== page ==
The Spy Camera CCTV Debate
As ‘talking’ spy cameras have hit the streets of the UK, is this a good step for security or a bad step for privacy?
In Britain, there are more spy cameras in operation than any other country in Europe. The closed-circuit television cameras are watched in control rooms or video recorded. The product is bigger in the UK than anywhere else and CCTV has been in operation since 1998. Many believe they can lower crime; CCTV is used to spot football hooligans and control anti-social behaviour in city centres.
In your vehicles
The electronic camera, or as some civil liberty groups call it – the surveillance equipment – is used increasingly for car number plate recognition. This is to find out if the car has been involved in a crime and the system has been in operation since 1997 in the City to combat terrorism, although other police forces have bought similar camera systems.
Private firms utilize new spying technology
But as well as the police, private firms can use the spycam to monitor number plates, and there are plans to increase the number of systems in order to introduce schemes for charging vehicles to reduce congestion.
Although some citizens aren’t concerned about the extensive use of the spy camera and believe only criminals should worry about the extensive surveillance, others feel the proliferation of spy gadgets in everyday life is slightly more sinister. Although the spy cam used as a security measure can make people feel safer and do work in reducing crime in that area, some worry that crime is merely displaced to areas not protected by these cameras. The government, however, is clearly behind CCTV and in 2001 committed £79 million of the country’s spending to CCTV systems.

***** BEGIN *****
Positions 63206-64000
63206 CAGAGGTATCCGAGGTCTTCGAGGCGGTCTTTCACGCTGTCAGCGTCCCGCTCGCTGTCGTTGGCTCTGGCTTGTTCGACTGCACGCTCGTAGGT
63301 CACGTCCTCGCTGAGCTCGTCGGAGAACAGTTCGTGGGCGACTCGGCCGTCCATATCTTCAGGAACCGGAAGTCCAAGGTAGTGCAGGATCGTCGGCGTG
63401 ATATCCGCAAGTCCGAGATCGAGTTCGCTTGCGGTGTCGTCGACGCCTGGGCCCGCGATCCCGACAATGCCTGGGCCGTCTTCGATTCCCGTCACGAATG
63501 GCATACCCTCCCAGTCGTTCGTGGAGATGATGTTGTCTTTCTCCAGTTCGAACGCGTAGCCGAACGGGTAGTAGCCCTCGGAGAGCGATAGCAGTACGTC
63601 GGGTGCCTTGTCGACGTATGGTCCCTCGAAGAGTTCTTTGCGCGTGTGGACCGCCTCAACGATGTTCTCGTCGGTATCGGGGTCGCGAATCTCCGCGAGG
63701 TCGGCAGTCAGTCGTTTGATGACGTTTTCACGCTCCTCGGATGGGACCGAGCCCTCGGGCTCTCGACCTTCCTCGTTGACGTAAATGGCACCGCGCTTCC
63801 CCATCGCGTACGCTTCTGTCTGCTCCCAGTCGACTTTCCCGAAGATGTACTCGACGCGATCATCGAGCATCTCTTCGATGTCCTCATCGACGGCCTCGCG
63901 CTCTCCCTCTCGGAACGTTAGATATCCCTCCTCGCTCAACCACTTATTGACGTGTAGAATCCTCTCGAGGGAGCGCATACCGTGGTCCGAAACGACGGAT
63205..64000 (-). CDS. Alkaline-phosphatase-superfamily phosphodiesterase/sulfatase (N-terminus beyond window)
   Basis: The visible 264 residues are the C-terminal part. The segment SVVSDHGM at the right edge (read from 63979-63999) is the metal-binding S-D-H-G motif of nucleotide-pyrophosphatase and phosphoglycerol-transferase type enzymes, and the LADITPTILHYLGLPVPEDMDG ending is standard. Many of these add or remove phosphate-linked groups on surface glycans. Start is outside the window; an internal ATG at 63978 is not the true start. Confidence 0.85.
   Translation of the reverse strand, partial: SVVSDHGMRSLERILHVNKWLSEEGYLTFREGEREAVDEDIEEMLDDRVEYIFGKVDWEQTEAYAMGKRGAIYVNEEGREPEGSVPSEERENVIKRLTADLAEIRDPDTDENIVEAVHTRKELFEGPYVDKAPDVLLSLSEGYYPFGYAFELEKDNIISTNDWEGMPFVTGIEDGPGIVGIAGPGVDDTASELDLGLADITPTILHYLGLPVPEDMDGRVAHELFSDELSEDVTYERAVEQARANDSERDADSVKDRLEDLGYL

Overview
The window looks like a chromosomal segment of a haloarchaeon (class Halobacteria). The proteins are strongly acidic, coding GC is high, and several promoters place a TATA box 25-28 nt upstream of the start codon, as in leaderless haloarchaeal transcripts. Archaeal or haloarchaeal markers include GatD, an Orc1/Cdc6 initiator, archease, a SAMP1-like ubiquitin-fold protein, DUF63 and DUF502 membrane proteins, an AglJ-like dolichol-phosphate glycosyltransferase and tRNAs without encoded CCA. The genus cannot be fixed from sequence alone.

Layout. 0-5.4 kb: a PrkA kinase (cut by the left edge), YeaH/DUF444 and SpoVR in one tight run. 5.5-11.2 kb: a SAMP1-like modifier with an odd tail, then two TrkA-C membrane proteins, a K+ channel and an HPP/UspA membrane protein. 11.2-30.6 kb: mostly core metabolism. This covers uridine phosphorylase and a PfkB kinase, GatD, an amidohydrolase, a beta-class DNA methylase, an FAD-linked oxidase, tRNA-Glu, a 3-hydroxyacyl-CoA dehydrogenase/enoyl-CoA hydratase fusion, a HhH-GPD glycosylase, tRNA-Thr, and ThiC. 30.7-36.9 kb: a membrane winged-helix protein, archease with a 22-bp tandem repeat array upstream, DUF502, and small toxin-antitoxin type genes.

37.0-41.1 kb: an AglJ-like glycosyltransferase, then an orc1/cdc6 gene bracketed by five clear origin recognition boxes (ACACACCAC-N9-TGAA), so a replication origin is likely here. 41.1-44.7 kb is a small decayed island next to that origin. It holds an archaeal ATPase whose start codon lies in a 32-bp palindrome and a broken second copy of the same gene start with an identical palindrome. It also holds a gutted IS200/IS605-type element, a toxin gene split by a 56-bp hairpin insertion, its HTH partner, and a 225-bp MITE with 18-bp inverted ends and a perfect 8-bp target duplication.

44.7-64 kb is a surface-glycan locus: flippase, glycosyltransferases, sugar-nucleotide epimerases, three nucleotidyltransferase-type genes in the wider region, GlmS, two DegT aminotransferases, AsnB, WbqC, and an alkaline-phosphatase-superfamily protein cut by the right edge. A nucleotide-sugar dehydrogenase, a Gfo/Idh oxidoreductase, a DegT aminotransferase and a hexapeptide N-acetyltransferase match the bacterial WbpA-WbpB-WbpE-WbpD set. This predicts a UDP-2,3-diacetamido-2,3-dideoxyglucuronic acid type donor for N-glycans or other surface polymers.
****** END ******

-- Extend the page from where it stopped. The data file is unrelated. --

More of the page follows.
CCTV cameras evolve
And now in 2007, this tech has evolved again – into ‘Talking CCTV’. Ipswich is one of the first towns that are piloting the scheme. The plan is to reduce anti-social problems in town centres so that, for example, if someone drops litter they could be told to pick it up or if you are cycling in a pedestrian area, you could be told to get off your bike. The idea of talking cameras and using these systems to catch people in illegal acts is already used on London’s underground system – drinkers are told that it’s illegal to drink on the platform for example.
Money well spent?
‘Talking CCTV’ works as it catches the illegal act as it happens, and a loudspeaker that is attached to the camera will then tell people off or issue instructions. Security staff will be monitoring and issuing the orders from a control room. There are many petty offences such as spending a penny in public that could be reduced thanks to the spy camera and the Talking CCTV system. Although some people find the idea of this system as reassuring, others have dubbed it as the government’s “Respect Tsar”.